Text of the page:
Linda from Chapel Hill, North Carolina, gives directions to her remote home by telling people to turn left after the whoopsy-daisy, her term for a sudden dip in the road. There are quite a few colloquial expressions for such abrupt depression or bump in the pavement, including thank-you-ma’am, yes-ma’am, and how-do-you-do, all suggesting the nodding motion of a passenger’s head when going over it. Other terms are dippity-do, dipsy-do, belly-tickler, duck-and-dip, and whoop-de-doo. In the Ozarks, these spots are sometimes called kiss-me-quicks and love holes because of the opportunity they afford for a quick smooch.
Over the years, we’ve had several conversations about terms for washing up quickly without getting in the tub, such as taking a bird bath or a possible bath. A listener chimes in with her family’s version. They take an airplane bath — wings, nose, and tail.
Jack from Sentinel Butte, North Dakota, reports that in his part of the world, people sometimes inquire about a person’s last name with a question that combines the person’s first name with the phrase How Much, as in Jack How Much?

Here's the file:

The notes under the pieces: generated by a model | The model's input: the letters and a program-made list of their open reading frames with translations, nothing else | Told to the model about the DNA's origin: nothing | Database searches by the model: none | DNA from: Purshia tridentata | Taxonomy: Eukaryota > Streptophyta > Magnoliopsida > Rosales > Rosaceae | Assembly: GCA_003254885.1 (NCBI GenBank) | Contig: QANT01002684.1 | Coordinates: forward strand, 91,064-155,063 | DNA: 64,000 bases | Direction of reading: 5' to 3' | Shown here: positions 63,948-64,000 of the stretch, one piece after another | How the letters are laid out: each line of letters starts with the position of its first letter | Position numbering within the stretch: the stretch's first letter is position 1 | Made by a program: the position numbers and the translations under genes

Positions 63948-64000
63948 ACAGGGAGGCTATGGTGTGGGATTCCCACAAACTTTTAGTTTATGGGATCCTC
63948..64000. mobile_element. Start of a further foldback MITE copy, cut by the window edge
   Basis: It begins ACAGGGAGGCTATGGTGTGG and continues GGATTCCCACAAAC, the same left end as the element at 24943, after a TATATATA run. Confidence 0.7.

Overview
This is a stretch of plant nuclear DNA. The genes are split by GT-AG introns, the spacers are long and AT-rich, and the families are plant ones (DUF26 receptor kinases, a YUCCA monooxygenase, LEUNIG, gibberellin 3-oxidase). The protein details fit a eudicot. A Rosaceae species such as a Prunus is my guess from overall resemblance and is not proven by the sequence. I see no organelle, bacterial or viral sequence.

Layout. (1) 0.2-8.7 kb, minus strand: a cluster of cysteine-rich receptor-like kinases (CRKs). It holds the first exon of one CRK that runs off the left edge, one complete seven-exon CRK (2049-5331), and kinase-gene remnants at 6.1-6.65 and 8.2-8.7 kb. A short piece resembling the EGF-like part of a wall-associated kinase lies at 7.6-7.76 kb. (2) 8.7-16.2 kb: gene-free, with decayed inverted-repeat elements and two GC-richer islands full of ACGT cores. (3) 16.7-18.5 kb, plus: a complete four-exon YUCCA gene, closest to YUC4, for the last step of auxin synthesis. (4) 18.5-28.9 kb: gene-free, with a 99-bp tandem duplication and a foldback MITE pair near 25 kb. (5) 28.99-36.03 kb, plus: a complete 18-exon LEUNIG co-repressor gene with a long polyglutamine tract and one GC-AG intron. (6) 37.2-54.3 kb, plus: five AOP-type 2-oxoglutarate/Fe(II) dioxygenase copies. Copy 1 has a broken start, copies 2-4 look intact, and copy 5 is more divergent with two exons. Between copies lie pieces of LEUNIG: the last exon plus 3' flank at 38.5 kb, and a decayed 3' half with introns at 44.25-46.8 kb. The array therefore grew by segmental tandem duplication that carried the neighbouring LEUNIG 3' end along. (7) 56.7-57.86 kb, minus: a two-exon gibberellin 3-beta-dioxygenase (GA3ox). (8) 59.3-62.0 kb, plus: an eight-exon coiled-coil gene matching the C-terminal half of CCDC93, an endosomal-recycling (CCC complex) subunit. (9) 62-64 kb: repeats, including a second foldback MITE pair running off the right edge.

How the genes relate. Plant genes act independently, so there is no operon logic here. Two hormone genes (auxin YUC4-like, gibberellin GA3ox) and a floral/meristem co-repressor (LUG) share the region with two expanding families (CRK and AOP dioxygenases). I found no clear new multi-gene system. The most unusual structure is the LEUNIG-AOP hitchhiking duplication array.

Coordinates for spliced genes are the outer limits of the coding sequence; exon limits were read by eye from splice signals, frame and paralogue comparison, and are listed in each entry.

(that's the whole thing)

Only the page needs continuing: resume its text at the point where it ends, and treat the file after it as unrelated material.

Miranda, a nurse in Altoona, Pennsylvania, had a patient who described her hospital food as the pits, meaning it wasn’t good. The expressions the pits and in the pits arose out of 1950s college slang, and derive from the notion of smelly armpits.
Books Mentioned in the Episode
|Days Like These: An Alternative Guide to the Year in 366 Poems by Brian Bilston (Bookshop|Amazon)|
|The Dickson Baseball Dictionary by Paul Dickson (Bookshop|Amazon)|
|Little Women by Louisa May Alcott (Bookshop|Amazon)|
Music Used in the Episode
|No Way||Boogaloo Joe Jones||No Way!||Prestige|
|If You Were Mine||Boogaloo Joe Jones||No Way!||Prestige|
|These Boots Were Made For Walkin’||Ray Bryant||Lonesome Traveler||Cadet|
|Sunshine Alley||Boogaloo Joe Jones||No Way!||Prestige|
|I’ll Be There||Boogaloo Joe Jones||No Way!||Prestige|
|Gettin’ Loose||Ray Bryant||Lonesome Traveler||Cadet|
|Holdin’ Back||Boogaloo Joe Jones||No Way!||Prestige|
|Dirty Old Bossa Nova||H. R. Is A Dirty Guitar Player||The Howard Roberts Quartet||Capitol|
|The Other Side||Sure Fire Soul Ensemble||Step Down||Colemine Records|